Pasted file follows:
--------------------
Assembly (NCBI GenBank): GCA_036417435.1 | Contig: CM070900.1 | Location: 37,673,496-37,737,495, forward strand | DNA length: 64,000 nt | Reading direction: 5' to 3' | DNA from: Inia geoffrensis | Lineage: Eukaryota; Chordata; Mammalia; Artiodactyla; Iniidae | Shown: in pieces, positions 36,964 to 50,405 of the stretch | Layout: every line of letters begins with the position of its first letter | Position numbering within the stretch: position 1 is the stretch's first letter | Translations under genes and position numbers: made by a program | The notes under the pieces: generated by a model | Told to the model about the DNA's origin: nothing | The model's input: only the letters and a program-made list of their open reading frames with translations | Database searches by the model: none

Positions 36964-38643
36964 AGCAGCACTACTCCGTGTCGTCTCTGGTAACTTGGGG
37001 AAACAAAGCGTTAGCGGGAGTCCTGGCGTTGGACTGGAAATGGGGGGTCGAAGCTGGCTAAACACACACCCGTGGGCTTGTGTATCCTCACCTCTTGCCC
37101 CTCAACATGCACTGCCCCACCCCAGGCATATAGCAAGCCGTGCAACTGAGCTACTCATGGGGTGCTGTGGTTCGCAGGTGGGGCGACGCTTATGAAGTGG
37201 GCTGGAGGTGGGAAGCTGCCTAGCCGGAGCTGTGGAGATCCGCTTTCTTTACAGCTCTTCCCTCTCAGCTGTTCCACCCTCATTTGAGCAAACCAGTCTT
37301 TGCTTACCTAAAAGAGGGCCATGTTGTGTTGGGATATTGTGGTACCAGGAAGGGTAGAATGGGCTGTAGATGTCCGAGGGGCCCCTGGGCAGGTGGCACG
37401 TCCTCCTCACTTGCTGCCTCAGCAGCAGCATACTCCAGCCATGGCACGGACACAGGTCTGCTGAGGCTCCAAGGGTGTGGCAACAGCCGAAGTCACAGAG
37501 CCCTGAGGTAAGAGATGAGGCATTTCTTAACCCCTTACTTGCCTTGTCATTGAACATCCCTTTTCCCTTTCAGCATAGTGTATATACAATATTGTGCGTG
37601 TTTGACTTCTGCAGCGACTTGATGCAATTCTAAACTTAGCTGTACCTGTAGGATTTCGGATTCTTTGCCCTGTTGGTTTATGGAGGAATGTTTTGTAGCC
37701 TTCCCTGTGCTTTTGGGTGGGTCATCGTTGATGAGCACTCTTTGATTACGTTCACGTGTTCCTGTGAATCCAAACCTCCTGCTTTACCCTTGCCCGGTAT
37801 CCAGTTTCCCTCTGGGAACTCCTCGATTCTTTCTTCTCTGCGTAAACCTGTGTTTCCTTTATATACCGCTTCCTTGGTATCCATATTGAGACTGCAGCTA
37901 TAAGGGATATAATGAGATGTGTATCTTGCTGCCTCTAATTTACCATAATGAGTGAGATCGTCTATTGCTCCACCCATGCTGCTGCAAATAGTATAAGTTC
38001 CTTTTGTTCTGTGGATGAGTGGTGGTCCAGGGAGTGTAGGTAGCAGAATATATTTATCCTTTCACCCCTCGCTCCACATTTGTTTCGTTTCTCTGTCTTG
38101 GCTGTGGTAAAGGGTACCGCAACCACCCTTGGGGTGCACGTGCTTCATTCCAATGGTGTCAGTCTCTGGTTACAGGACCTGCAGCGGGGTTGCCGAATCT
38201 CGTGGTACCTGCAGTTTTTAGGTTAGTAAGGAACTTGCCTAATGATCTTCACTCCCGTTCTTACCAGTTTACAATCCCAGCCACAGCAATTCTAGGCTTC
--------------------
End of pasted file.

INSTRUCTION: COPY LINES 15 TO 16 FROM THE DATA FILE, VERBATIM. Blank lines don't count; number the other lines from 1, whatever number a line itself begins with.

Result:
38101 GCTGTGGTAAAGGGTACCGCAACCACCCTTGGGGTGCACGTGCTTCATTCCAATGGTGTCAGTCTCTGGTTACAGGACCTGCAGCGGGGTTGCCGAATCT
38201 CGTGGTACCTGCAGTTTTTAGGTTAGTAAGGAACTTGCCTAATGATCTTCACTCCCGTTCTTACCAGTTTACAATCCCAGCCACAGCAATTCTAGGCTTC